• Identify likely attack scenarios: Based on the adversary’s probable mission and typical tactics, put your attacker hat on to figure out which path you would most likely take to achieve it. At this point the attack has already taken place (or is still in progress) and you are trying to assess and contain the damage. Hopefully investigating your proposed paths will prove or disprove your hypothesis.

Keep in mind that you don’t need to be exactly right about the scenario. You need to make assumptions about what the attacker has done, and you cannot predict their actions perfectly. The objective is to get a head start on response, narrowing down investigation by focusing on specific devices and attacks. Nor do you need a 200-page dossier on each adversary – instead focus on information needed to understand the attacker and what they are likely to do.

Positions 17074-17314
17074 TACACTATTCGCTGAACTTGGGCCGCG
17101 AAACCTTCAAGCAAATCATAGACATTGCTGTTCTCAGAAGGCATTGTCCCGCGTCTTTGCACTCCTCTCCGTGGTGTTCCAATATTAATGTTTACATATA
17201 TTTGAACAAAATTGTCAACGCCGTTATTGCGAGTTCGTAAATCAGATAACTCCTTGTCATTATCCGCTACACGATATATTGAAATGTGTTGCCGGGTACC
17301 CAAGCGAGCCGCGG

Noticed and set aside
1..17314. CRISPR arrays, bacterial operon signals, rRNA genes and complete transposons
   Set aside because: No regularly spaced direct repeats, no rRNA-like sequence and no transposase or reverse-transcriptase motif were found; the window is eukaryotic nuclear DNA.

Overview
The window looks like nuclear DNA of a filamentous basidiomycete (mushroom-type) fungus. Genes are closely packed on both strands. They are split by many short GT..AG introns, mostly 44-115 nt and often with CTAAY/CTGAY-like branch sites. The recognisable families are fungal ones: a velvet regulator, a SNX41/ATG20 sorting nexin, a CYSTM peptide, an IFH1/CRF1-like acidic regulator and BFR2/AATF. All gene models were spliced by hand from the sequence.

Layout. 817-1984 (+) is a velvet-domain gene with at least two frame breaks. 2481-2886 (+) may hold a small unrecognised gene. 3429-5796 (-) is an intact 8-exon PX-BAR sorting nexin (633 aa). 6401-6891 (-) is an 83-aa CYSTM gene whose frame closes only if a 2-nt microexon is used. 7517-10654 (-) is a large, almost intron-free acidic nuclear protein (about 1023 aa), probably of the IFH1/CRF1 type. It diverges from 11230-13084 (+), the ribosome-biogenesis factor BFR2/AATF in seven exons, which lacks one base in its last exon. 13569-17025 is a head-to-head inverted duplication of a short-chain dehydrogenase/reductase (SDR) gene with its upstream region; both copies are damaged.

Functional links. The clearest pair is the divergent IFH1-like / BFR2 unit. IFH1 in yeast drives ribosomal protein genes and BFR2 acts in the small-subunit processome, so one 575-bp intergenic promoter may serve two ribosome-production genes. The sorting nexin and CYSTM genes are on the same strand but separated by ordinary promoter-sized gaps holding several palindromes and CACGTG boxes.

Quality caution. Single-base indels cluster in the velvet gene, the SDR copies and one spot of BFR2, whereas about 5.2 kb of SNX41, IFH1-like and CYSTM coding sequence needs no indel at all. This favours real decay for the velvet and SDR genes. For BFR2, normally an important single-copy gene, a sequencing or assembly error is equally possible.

Collecting Data

Next start to gather data which will help you identify/detect the activity of these potential adversaries in your environment. You can get effective threat intelligence from a number of different sources. We divide security monitoring feeds into five high-level categories:

  • Compromised devices: This feed provides external notification that a device is suspiciously communicating with known bad sites or participating in botnet-like activities. Services are emerging to mine large volumes of Internet traffic to identify such devices.
  • Malware indicators: Malware analysis continues to mature rapidly, getting better and better at understanding exactly what malicious code does to devices. This enables you to define both technical and behavioral indicators to search for within your environment, as Malware Analysis Quant described in gory detail.